In this morning’s inbox messages I have already received five queries with something attached to them. I call what’s attached “something” because I have no idea what was attached as I deleted these queries and their attachments unopened.
The only reason I even mention unsolicited attachments in this post is that it still amazes me, with all the information about how Trojan Horses and other computer virus forms that infect computers, writers still insist on sending unsolicited attachments to their query letters.
Of course, those who do insist on attaching things actually make it very easy on us. They make our task easy because all we do is delete the query, unanswered. Some might wonder why we can’t just send a canned response. What would it hurt to answer and let these folks know that they shouldn’t do this? Wish it were that simple. However, those who would infect computers with malicious thingies also hope that human nature will drive us to do exactly that. That’s exactly the natural, kind and helpful, response they want. They expect a response. They expect the innocent computer user to try to educate others by answering these messages so they can see if addresses are active. This process is called phishing. Phishers (pronounced fishers) mass mail addresses, some with attachments, hoping to get returns so they can do other naughtiness to those who take their bait.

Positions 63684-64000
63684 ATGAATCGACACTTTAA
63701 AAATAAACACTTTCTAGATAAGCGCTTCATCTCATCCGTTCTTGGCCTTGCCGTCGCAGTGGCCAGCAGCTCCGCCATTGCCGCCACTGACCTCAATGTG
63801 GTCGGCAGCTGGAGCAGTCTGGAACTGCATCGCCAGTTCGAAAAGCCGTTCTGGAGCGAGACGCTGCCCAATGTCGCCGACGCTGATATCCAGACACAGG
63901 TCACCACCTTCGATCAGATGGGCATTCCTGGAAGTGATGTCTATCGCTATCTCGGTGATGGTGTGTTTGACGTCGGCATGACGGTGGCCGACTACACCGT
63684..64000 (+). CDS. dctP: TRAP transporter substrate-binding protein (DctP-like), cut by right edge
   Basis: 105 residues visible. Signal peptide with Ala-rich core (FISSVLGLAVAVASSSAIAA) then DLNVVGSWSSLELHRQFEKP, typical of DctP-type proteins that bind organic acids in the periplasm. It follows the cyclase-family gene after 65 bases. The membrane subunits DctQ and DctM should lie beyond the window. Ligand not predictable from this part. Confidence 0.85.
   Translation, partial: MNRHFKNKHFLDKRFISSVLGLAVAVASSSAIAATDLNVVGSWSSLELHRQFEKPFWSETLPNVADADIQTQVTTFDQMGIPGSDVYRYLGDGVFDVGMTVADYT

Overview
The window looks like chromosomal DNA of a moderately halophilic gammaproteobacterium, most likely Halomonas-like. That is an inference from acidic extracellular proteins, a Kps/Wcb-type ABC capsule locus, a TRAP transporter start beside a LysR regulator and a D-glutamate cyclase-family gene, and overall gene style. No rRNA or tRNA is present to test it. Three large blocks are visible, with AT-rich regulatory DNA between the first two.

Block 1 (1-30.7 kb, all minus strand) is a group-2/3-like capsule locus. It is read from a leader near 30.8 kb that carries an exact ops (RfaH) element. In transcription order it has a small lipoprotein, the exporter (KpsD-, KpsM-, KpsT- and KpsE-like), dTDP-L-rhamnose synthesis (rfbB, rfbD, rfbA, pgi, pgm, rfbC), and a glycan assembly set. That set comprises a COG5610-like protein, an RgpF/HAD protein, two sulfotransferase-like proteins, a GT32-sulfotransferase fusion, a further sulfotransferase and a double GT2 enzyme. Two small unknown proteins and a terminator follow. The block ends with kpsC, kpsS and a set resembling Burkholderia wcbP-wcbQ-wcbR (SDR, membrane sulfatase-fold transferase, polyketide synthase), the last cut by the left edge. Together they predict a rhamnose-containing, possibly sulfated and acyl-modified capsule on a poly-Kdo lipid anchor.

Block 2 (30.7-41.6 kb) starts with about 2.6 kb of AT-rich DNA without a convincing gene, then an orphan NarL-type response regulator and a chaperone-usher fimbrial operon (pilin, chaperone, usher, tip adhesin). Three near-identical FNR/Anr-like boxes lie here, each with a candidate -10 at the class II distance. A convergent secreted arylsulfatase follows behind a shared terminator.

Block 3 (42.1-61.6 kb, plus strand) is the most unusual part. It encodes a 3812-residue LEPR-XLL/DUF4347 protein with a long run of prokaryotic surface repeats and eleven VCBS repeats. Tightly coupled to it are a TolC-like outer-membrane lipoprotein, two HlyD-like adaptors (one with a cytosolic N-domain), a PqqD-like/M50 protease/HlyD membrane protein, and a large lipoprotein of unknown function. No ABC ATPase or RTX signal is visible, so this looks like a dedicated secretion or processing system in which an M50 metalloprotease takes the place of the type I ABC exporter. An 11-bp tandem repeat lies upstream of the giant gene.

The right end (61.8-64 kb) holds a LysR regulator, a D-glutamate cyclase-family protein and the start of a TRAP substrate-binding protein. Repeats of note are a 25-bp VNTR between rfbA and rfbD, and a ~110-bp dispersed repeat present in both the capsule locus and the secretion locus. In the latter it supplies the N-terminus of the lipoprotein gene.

Some who phish do so to send out spam, but others also phish to initiate virus attacks. As has been said, venturing out on the internet is not for those who aren’t aware of the dangers that lurk beneath the surface. So next time, as a writer looking for representation, you are tempted to save time by attaching your hard work to your query letter, consider what you send will be treated as spam mail and quickly deleted by its receiving agent or his or her assistant. Also consider that not only will you never know whether your query reached its destination, but you’ve wasted valuable time in and of itself, not only in the sending but also in the waiting for a response that more likely will never come.
Ever agent I’ve spoken with and whose blogs I read regularly treat unsolicited attachments the same way we treat them—as spam. They delete unopened. So if you don’t mind screwing up your querying process, please continue sending unsolicited attachments.
Disclaimer: If you put your mind to it, you will find spelling and grammar errors here, so please do us a favor and read for content and not for unintended errors.